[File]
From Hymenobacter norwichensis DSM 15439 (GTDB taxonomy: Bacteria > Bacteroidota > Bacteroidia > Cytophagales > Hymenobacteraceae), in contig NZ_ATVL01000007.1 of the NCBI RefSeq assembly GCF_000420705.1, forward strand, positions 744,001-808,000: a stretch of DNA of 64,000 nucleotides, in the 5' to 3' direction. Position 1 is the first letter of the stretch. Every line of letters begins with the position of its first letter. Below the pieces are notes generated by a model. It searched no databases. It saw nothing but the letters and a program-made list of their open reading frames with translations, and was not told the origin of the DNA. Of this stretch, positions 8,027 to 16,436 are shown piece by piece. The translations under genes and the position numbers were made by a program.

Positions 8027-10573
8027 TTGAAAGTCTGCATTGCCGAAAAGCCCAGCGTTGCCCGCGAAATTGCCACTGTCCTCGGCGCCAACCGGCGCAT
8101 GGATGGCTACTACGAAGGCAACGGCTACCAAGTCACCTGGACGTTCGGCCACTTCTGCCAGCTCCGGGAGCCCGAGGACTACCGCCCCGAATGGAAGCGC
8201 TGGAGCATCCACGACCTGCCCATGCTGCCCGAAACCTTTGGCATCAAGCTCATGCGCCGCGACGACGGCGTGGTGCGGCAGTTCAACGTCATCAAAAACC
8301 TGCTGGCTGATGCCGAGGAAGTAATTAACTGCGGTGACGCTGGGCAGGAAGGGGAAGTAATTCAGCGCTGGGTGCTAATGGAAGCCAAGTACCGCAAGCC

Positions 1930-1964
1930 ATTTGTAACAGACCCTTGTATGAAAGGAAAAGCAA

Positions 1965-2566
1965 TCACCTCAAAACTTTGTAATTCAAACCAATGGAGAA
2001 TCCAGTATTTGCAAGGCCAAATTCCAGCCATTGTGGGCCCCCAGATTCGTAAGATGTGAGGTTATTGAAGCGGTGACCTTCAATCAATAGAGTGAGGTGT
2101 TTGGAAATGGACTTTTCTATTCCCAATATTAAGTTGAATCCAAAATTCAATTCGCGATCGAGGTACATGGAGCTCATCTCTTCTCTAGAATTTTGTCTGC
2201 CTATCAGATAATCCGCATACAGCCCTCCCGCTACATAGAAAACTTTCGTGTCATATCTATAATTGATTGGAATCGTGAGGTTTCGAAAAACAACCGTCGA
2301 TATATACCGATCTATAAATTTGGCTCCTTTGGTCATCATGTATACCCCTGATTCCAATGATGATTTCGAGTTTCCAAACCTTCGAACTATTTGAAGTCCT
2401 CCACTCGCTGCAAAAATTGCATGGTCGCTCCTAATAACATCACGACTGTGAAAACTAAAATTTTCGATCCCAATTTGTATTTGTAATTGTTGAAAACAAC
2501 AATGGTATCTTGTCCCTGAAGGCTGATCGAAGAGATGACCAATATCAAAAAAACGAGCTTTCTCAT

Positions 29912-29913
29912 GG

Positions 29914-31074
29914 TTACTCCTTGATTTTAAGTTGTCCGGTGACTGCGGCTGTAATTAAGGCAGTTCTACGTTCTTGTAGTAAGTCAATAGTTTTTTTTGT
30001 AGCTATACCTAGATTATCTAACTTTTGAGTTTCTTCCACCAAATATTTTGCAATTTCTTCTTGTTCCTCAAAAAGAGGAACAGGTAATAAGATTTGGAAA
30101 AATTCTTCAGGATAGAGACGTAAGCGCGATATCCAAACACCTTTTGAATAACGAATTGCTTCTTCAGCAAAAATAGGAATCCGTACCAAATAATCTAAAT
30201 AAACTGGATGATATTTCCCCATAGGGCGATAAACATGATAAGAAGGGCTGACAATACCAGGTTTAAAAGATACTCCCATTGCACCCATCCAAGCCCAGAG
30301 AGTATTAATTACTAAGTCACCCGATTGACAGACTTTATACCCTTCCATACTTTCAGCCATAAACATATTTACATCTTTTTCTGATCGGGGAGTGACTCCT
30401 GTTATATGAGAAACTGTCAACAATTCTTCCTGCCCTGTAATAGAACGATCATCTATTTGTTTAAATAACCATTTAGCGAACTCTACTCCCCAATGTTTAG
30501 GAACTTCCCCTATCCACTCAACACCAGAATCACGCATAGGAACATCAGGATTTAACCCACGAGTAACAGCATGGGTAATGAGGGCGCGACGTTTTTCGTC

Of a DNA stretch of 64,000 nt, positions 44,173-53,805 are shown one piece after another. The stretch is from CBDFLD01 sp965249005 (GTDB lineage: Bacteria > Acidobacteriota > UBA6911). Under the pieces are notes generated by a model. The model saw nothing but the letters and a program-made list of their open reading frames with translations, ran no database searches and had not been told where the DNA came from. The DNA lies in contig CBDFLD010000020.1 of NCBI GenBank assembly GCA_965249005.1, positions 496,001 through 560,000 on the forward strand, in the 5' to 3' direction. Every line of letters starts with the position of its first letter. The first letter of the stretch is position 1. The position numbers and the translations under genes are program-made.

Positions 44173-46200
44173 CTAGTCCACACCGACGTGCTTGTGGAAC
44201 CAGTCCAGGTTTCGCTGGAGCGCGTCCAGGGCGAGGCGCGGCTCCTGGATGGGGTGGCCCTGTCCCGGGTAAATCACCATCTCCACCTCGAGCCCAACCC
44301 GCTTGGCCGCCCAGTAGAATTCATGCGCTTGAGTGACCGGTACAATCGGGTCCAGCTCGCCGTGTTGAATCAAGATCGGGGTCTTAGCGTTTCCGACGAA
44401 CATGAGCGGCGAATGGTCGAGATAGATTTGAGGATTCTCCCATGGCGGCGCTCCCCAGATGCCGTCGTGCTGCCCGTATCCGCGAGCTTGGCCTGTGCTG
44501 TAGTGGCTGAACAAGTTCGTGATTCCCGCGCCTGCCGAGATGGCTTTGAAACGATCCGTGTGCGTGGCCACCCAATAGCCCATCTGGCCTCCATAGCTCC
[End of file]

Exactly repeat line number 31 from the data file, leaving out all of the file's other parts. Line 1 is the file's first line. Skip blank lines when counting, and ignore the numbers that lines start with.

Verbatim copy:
44301 GCTTGGCCGCCCAGTAGAATTCATGCGCTTGAGTGACCGGTACAATCGGGTCCAGCTCGCCGTGTTGAATCAAGATCGGGGTCTTAGCGTTTCCGACGAA